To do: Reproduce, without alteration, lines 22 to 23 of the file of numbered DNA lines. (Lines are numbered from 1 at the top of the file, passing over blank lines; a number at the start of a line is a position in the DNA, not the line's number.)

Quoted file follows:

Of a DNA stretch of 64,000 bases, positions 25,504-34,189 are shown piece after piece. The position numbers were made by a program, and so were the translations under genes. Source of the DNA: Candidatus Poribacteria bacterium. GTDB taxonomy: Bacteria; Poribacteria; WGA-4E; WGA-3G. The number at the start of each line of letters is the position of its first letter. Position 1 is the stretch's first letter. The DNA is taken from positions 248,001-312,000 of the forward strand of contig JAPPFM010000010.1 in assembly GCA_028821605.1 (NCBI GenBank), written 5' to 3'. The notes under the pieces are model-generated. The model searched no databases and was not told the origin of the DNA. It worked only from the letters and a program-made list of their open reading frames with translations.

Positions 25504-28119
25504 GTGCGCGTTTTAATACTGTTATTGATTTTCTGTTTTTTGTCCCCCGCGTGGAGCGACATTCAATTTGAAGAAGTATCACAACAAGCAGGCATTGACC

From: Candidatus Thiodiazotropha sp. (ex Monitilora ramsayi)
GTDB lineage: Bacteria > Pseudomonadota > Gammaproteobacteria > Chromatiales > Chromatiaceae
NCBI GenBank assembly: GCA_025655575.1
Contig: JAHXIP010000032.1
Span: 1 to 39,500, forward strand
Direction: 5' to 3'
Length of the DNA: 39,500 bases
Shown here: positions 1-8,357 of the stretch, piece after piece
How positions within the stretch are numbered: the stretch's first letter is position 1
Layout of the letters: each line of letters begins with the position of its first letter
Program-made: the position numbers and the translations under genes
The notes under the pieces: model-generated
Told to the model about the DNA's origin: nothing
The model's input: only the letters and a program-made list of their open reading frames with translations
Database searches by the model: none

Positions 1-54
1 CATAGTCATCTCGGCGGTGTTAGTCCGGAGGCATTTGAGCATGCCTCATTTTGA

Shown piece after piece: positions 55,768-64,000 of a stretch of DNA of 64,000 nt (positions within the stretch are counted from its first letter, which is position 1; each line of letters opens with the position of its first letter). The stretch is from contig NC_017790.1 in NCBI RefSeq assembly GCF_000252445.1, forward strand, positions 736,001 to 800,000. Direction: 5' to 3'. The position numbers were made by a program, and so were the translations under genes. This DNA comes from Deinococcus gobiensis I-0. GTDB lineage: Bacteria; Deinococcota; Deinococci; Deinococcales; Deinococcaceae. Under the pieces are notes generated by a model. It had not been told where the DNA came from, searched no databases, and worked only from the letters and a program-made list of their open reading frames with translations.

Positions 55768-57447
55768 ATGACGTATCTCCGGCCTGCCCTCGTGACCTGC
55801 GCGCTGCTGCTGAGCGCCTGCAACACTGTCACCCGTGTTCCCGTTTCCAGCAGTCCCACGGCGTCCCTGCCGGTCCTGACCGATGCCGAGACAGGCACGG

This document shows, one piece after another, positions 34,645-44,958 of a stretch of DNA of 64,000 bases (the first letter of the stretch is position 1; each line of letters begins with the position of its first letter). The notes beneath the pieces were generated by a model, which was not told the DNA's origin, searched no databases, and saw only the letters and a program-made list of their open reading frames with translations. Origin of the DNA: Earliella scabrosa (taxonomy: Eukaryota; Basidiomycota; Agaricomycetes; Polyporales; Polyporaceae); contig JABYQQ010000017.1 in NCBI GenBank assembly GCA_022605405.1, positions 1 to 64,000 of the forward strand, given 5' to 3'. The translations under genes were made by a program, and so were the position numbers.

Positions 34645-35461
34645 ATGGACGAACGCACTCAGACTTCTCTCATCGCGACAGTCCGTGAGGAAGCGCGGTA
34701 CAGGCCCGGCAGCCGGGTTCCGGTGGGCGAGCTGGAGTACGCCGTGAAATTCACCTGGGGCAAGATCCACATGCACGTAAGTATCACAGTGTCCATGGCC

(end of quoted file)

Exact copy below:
Positions 55768-57447
55768 ATGACGTATCTCCGGCCTGCCCTCGTGACCTGC